Perks: With the stamps you receive free access to National Wildlife Refuges that charge fees and discounts on some KBO events.
The Federal Duck Stamp is among the most successful conservation tools ever created. Duck Stamp sales contribute directly to habitat conservation on our National Wildlife Refuges. KBO’s Conservation Science Stamp builds on this success by bringing additional support and attention to our regional science-driven conservation efforts.
By purchasing this set of conservation stamps, birders and hunters alike contribute directly to conservation efforts that benefit all birds. Together we are a powerful voice for conservation and together, by purchasing the Conservation Stamp Set, we are saying:
We believe conservation of non-game birds, gamebirds, and endangered species is a priority for our society.
Klamath Bird Observatory’s 2021-2022 conservation science stamp features our partner Avian Knowledge Network (AKN). The AKN’s mission is to support a network of people, data, and technology to improve bird conservation, management, and research across organizational boundaries and spatial scales. We envision a world where bird populations thrive through conservation and management informed by a network of avian knowledge. AKN does this by providing science-based information about bird populations and habitats to inform natural resource management planning and to advance ecosystem conservation. To learn more about the AKN visit Avian Knowledge Northwest, a regional node of the AKN.
A conservation planning framework that applies what we know about birds as indicators of forest structure and composition can inform landscape level planning and stand level restoration. Such planning strives to achieve restoration goals that benefit entire forests and the animals that inhabit them. We selected focal bird species that are representative of old growth forest conditions, and then, within the focal species framework we included the needs of priority wildlife and plant species. By cross-walking a focal and priority species approach, we identify current and desired conditions, recommend prescription components, and implement monitoring to measure treatment effectiveness. Klamath Bird Observatory has partnered with the Stillaguamish Tribe of Indians, Sauk-Suiattle Indian Tribe, and Puget Sound Bird Observatory to form a technical advisory team which is working side by side with the Regional Forest Service Avian Conservation Program Manager and USDA Forest Service Mt. Baker-Snoqualmie National Forest staff to inform restoration planning. Collectively, this team has integrated focal species needs into planning for the South Fork Stillaguamish Vegetation Project and designed a robust monitoring strategy to measure ecological outcomes.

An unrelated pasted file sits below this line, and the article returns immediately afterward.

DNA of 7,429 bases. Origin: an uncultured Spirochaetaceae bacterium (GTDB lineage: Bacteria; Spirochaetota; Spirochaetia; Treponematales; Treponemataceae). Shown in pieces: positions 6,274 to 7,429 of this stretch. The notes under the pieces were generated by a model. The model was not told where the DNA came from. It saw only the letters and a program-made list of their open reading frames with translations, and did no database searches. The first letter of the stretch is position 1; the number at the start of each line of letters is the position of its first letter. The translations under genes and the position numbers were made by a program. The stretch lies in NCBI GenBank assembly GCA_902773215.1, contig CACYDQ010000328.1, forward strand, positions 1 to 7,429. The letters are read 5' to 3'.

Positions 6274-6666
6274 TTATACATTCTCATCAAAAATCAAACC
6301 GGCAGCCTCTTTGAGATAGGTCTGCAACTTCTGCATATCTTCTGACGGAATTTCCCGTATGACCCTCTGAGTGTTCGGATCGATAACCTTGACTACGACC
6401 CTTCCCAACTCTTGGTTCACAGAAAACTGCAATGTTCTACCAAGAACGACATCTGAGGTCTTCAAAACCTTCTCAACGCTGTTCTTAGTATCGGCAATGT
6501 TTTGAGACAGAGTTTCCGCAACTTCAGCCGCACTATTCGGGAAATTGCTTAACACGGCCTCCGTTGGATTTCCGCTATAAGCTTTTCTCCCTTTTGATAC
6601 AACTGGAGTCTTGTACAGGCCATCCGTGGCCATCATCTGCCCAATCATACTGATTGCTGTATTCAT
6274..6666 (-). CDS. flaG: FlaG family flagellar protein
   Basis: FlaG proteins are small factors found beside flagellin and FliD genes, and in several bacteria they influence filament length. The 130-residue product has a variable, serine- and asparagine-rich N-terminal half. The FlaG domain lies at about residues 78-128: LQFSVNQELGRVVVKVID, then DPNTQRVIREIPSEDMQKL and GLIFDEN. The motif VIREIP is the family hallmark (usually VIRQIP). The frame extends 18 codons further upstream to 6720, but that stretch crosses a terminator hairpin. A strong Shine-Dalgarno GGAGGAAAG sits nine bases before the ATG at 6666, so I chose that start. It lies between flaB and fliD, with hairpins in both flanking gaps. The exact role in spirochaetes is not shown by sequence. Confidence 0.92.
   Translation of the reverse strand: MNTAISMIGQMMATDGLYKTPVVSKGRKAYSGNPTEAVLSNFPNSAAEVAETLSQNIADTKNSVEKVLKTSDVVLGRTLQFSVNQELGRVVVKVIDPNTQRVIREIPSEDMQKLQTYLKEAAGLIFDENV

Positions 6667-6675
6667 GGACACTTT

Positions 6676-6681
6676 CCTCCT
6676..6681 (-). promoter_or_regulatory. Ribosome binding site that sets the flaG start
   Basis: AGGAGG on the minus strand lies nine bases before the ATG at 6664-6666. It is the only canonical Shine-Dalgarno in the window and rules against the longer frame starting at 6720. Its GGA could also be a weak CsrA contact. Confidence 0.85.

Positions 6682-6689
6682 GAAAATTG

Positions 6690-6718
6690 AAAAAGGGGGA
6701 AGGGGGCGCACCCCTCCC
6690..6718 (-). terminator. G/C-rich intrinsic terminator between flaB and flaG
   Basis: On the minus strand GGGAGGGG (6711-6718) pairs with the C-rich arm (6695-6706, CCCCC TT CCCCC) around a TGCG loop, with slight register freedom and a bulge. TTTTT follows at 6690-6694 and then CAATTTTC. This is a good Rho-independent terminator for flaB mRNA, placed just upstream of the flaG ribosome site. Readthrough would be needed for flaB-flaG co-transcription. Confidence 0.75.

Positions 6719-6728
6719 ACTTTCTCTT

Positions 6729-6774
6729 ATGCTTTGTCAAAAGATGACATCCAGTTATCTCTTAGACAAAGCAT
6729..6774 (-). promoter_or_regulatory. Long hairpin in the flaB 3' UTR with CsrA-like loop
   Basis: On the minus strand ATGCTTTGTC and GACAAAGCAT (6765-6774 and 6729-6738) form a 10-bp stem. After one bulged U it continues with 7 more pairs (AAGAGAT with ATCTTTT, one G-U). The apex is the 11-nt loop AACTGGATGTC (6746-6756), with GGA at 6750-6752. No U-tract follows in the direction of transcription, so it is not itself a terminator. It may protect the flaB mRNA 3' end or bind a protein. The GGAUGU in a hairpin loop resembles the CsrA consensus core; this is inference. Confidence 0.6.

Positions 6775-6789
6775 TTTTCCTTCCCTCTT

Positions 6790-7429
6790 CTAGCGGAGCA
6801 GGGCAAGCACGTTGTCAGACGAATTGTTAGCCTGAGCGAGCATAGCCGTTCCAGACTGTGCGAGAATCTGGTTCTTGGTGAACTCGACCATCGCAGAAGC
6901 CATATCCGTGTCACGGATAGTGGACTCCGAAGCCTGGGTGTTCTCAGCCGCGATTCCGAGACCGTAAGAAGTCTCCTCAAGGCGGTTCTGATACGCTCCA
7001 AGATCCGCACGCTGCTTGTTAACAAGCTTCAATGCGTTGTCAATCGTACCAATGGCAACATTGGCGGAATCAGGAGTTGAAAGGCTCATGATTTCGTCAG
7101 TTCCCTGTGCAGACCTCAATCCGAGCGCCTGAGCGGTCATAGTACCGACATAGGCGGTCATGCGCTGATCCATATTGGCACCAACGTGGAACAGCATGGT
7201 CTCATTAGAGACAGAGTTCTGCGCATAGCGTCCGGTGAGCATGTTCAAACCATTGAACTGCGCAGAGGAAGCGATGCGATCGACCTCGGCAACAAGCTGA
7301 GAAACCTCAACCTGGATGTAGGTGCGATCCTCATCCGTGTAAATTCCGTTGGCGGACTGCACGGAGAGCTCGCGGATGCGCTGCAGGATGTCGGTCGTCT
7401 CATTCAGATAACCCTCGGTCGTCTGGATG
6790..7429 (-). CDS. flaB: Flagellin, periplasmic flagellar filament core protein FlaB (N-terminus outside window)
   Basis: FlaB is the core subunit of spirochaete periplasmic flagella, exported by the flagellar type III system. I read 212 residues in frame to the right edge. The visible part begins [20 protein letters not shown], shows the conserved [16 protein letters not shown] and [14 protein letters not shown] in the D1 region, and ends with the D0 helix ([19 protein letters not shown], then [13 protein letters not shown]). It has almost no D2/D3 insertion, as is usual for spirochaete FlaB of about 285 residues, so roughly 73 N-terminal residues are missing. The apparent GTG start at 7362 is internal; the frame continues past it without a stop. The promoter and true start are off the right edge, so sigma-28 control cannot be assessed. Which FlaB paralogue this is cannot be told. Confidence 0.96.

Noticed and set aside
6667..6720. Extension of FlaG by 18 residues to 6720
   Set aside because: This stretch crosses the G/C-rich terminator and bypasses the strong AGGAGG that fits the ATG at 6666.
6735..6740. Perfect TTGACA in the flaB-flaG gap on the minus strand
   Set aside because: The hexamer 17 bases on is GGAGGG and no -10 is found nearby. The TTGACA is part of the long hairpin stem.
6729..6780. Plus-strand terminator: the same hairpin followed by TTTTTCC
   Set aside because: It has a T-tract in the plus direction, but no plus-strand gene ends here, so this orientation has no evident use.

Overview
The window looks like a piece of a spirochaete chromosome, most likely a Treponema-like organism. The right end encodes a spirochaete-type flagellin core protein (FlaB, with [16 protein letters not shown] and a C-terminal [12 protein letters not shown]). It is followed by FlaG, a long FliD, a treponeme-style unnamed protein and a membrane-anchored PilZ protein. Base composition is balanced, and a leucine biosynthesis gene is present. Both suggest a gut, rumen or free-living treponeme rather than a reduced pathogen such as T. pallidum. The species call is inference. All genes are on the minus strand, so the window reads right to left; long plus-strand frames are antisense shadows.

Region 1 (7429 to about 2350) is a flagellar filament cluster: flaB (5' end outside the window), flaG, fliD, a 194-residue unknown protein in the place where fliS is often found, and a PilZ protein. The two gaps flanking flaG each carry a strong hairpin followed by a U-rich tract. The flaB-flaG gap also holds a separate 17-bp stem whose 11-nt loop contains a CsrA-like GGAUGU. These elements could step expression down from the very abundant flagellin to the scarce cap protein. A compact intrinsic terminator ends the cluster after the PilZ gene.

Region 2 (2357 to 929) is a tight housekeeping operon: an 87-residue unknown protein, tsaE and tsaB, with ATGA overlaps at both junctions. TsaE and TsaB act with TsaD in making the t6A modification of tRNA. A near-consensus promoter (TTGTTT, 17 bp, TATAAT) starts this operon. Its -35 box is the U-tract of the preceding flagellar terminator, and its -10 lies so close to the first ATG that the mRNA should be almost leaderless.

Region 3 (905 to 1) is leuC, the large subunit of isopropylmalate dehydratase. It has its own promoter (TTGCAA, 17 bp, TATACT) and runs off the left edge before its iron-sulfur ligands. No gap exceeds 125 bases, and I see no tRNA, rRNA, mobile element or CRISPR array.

This vegetation project is occurring in densely stocked Late Successional Reserves (areas set aside to provide old growth habitat). The Forest has identified ~3000 acres where commercial thinning of trees <80 years of age would be both feasible and beneficial to old growth dependent species within a project area of 65,000 acres. Restoration goals are to promote stand development and characteristics of old forests, e.g. broadleaf plants, structural diversity, standing dead trees, and coarse woody debris on the ground. Thus, thinning is designed to promote tree species diversity, structural complexity, and understory cover at the treatment site and contribute to landscape scale goals for Late Successional Reserve habitat diversity over the long-term.
Prioritizing where restoration would have the largest impact
At the onset of the partnership, the technical advisory team looked at areas that the Forest had assessed for potential restoration and identified the upper South Fork Stillaguamish drainage as a conservation priority. The area is designated as a Late Successional Reserve and is currently comprised largely of second growth stands that are adjacent to large contiguous stands of mature and old growth forest. Forest restoration treatments that accelerate the development of older forest characteristics will have added value in this landscape by reducing fragmentation and creating larger blocks of priority forest age structure. Klamath Bird Observatory applied avian climate models and determined that this area is a good candidate for climate smart restoration — that is, the desired conditions align with what climate models project for the area over the next 50-100 years. The upper South Fork Stillaguamish drainage also lends itself well to monitoring — it has good road access, a reasonable number of replicates for treatment and control stands with similar vegetation and age structure, and is a reasonable size to implement both stand and landscape level monitoring.
Integrating the Partners in Flight Conservation Planning Framework
The technical advisory team worked with the forest planning team to inform restoration planning, including stand level treatment prescriptions. Klamath Bird Observatory, working closely with the Regional Forest Service Avian Conservation Program Manager, applied focal species information from applicable Partners in Flight conservation plans. We identified current and desired conditions based on a suite of focal landbird species indicative of specific stand attributes, structure, and condition. Tribal partners identified additional plant and wildlife species that are management and/or cultural priorities in the planning area. Collectively, working within the sideboards of the Forest Service environmental assessment, we established measurable habitat objectives to achieve desired habitat conditions based on the habitat needs of focal species.